Boost Mobile, the Dish Network MVNO, has announced that it will bundle K Health's remote-care service with its flagship unlimited-data plan.
Subscribers to Boost's Unlimited Plus plan – a $60 per month offering with 35GB of on-phone LTE data, of which 30GB is available for mobile-hotspot use – can get K Health's Primary Care plan "early this summer," Boost's press release says.
The service, which costs $9/month as a standalone offering, covers symptom assessments, remote health checkups and prescriptions through its Android and iOS apps, and offers discounts of up to 80% on prescription drugs. Boost will also offer K Health's Primary Care for $7.99 a month with other phone plans.
"Boost Mobile customers are disproportionately affected by rising health care costs, and Boost Mobile is bridging the gap by providing affordable wireless access, and now we want to expand those efforts to address the health care divide," says Boost's Boost executive vice president, Stephen Stokols, in the press release. "K Health is the perfect partner to create a pathway to better health for individuals and families who do not have affordable access to medical services, which we estimate is up to half of our user base."
The release also quotes K Health co-founder and chief product officer Ran Shaul: "Our partnership brings together Boost Mobile's innovation with K's unique combination of shared knowledge, made possible by AI, and our fleet of world-class clinicians to offer 24/7 access to the best high-quality medicine – all from a smartphone."
K Health, based in New York and Tel Aviv, launched in July of 2018 with funding from the Israeli health-maintenance organization Maccabi Health. That HMO also shared its database of health events with K Health to help spin up its machine-learning system, which analyzes data from cohorts of people with similar biological traits to assess a patient's self-reported symptoms. K Health now lays claim to more than 4 million users.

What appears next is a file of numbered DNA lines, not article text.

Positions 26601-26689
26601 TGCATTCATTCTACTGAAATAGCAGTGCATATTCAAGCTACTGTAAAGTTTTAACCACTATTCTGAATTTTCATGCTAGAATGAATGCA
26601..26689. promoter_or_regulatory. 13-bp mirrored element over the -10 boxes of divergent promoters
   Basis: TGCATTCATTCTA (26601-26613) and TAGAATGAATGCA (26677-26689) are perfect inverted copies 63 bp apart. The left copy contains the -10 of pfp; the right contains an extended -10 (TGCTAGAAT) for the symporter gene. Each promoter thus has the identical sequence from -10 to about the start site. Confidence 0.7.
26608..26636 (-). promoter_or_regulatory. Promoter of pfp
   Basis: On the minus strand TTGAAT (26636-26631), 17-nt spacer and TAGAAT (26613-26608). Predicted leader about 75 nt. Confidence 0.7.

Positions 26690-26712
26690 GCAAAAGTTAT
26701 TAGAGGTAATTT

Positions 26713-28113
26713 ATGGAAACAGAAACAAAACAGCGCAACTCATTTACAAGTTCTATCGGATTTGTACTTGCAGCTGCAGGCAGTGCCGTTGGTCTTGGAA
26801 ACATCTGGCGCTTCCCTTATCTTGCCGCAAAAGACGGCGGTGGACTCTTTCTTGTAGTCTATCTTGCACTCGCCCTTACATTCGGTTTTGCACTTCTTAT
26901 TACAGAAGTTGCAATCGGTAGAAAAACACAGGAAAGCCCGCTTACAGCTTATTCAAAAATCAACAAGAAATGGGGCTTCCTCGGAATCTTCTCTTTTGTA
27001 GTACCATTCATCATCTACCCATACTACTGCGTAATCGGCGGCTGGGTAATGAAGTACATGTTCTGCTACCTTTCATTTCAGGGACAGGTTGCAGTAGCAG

The coronavirus pandemic has fueled a boom for telemedicine in general. In March, FAIR Health, a New York non-profit that says it works to "bring transparency to healthcare costs and health insurance information," reported that its data showed telehealth claim lines soaring by 2,817% nationwide from December 2019 to December 2020.
Boost adding a non-telecom service like telemedicine to its own menu has little precedent in the industry outside of the mobile banking service T-Mobile launched in 2019, following an earlier "Mobile Money" trial in 2014.
In September of 2020, just after being hired, Stokols told Light Reading that he aimed to bring some creativity in "value-added services that add to the overall wireless experience."
Stokols, who as founder of the Sprint MVNO FreedomPop developed a reputation for bold marketing strategies that included free data, said in that interview that the industry had shown a lack of imagination outside of things like T-Mobile's spam-blocking services.
(In March, Boost added a $5.99 "Privacy Premium" option that includes spam-call blocking as well as automatic encryption of data when on Wi-Fi.)
"Outside of that, you don't see a lot of innovation around the value-added services piece," Stokols said in September. "That's our opportunity to add more value to the customer beyond voice, text and data."
— Rob Pegoraro, special to Light Reading. Follow him @robpegoraro.